I grew up in a musical family. We all played several instruments and would try to play anything that might create music. Our stereos were all cranked to almost top volume and you could hear us singing along enthusiastically. All of us that is, except my father. He always claimed he played the checkbook and sang the “also” part.
In church though, my dad always sang. Our fellowship has a history of a cappella music. In most congregations, it means quite a few people have developed a good ear for music, taken voice lessons and love to sing four part harmonies. My favorite part of singing at church is that the tone deaf people will sing just as loudly and enthusiastically as the more musically inclined. I personally think God loves to hear from them just as much, if not more, than those He gifted with beautiful singing voices.
Have you ever seen one of those sitcoms when the character is trying to make a moral decision? Often he will suddenly have two figures appear on his shoulders. One is angelic in appearance, with white clothing and often wings and a halo. The other looks like we are supposed to think the devil looks, with red clothing (and a cape for some strange reason), a long red forked tail, red pointed ears and a pitchfork with prongs.
Over the years I have given in to more temptations than I would care to admit. Unfortunately, I don’t recall ever seeing this man dressed in red when faced with my choice. Maybe if I had seen him, I would have made a wiser decision. Usually Satan has disguised himself in much more creative and appealing ways.
School starts early in Georgia. Before the weather cools or the leaves begin to turn, our children are back in school. We live in a town where the parents are very involved in their children’s education. Almost all of the parents walk their children to class on the first day of school. PTA meetings are packed and home work is a high priority.
Most children in public school spend six to eight hours a day at school. We worry if they are getting taught enough to make them competitive for college admissions. We find tutors if they struggle and push them when they procrastinate. It often seems like their entire future depends on how well they do in first grade.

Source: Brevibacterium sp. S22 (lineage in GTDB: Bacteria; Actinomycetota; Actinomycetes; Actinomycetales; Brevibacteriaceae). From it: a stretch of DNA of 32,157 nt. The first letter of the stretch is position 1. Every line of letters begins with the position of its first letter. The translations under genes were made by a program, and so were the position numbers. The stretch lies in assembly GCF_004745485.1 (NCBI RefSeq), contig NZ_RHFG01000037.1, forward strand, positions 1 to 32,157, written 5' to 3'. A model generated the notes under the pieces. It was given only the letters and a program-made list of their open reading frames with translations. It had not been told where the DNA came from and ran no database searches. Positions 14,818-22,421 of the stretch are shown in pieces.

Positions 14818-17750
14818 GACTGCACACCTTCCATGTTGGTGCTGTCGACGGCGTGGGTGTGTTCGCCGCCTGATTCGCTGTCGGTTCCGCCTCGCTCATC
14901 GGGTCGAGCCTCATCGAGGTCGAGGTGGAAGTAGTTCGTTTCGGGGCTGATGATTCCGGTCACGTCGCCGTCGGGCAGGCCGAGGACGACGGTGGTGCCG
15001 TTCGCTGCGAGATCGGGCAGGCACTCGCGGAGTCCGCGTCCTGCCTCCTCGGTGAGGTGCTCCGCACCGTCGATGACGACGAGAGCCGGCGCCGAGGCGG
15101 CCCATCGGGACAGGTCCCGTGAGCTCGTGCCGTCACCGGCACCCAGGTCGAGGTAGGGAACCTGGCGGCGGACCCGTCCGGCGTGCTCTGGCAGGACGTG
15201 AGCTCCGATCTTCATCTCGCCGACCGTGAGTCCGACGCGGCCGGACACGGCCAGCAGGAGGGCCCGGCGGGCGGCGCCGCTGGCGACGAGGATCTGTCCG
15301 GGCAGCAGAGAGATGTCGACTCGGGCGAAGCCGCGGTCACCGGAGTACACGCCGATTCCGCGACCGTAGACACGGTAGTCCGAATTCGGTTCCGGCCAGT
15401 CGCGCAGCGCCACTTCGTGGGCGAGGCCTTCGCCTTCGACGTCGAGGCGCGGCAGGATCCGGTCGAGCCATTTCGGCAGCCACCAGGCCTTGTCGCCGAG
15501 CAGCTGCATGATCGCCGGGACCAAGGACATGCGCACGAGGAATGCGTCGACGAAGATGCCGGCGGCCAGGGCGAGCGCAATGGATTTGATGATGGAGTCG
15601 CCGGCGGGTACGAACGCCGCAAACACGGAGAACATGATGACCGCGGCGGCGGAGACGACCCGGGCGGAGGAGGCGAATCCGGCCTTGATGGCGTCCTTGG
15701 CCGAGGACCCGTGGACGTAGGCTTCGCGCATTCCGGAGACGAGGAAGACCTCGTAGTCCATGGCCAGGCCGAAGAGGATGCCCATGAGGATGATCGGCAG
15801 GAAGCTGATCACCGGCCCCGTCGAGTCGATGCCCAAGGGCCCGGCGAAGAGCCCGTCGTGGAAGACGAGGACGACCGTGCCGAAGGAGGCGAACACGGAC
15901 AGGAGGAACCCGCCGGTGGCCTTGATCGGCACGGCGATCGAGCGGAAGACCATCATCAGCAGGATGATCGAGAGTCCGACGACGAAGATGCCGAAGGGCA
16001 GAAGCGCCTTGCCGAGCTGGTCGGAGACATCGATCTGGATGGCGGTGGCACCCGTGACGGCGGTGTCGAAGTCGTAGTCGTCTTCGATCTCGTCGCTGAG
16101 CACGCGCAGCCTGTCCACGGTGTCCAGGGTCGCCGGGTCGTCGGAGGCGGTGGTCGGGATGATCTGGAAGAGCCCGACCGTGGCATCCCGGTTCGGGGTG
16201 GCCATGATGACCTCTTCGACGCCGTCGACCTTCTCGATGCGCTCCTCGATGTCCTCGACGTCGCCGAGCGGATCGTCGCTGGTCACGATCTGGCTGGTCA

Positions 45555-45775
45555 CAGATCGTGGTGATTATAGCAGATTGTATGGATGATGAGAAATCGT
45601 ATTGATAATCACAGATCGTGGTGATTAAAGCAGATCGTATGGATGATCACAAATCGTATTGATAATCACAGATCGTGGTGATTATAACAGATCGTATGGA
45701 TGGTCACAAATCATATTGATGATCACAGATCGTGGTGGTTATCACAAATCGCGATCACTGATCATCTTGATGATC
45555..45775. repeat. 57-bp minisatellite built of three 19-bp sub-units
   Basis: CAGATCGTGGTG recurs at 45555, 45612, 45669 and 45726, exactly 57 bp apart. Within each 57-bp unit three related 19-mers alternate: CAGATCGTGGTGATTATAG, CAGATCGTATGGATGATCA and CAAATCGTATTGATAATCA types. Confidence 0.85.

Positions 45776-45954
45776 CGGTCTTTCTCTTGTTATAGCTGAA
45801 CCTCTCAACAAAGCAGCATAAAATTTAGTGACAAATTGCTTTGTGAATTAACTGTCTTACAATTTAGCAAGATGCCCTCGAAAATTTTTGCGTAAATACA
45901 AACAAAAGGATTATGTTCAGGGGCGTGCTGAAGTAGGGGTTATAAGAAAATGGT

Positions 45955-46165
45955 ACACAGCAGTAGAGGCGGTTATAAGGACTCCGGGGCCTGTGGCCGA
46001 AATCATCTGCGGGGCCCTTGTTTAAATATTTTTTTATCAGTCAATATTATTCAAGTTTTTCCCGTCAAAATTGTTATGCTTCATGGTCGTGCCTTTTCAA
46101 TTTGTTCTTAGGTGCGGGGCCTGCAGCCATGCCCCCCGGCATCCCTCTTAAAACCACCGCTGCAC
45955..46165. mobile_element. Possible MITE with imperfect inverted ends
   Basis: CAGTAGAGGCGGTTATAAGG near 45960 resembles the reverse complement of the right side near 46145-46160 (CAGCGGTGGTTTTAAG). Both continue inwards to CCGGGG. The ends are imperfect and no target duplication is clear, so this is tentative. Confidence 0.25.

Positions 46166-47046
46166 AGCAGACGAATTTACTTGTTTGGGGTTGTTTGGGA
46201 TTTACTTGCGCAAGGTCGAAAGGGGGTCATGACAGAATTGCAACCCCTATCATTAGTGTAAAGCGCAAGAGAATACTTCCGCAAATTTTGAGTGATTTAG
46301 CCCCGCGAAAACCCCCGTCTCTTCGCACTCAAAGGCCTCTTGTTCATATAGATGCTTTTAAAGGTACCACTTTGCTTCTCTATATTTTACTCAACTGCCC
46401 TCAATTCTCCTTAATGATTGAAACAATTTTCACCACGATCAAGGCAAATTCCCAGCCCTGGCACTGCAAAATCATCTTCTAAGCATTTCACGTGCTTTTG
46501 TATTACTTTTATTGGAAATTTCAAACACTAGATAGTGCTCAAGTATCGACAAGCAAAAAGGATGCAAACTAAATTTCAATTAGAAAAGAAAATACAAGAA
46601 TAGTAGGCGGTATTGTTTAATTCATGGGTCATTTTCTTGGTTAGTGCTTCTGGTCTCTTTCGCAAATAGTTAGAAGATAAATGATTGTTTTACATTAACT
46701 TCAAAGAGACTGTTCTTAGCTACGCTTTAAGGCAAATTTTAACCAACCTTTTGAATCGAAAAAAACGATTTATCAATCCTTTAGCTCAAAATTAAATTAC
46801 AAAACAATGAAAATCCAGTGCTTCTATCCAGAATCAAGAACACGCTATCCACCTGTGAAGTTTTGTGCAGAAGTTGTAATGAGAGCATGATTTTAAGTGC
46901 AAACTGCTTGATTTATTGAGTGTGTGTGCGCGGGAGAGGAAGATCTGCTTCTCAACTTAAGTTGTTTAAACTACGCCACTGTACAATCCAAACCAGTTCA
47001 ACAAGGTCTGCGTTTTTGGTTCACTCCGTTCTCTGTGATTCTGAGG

We just returned from a two week vacation. The first week my daughter and I stayed with a friend of mine from college. We had lots of fun doing “girlie” things and exploring an area of the country that was new to us. The second week my husband joined us for a family vacation. My daughter made a very interesting comment when my husband arrived at the house a few minutes past her bedtime. She wanted to stay up late and spend a few minutes with “both of you”.
Her comment reminded me of a story one of my friends told of her daughter when she was a toddler. My friend and her husband had been away for a couple of weeks on business. When they returned, their youngest daughter did not want to have much to do with them. After a few days she was her normal affectionate self. It finally dawned on my friend that her daughter was “angry” at her parents for being gone.
I love holidays. Weeks before a holiday (even the minor ones), I start planning. I am not particularly big on decorating, but I love the celebration part. Most holidays, I am in the kitchen preparing goodies for family and friends. At Christmas, I am that annoying person who has spent weeks making sure everyone has at least one handcrafted gift. I am also the one taking baked goods or candies to just about every neighbor on our street.
It is not that I necessarily want an extra long to do list several times a year. For me, holidays are a way for me to show the people I care about how much I love them. I want everyone who is special to me to feel special and to know how much they mean to me.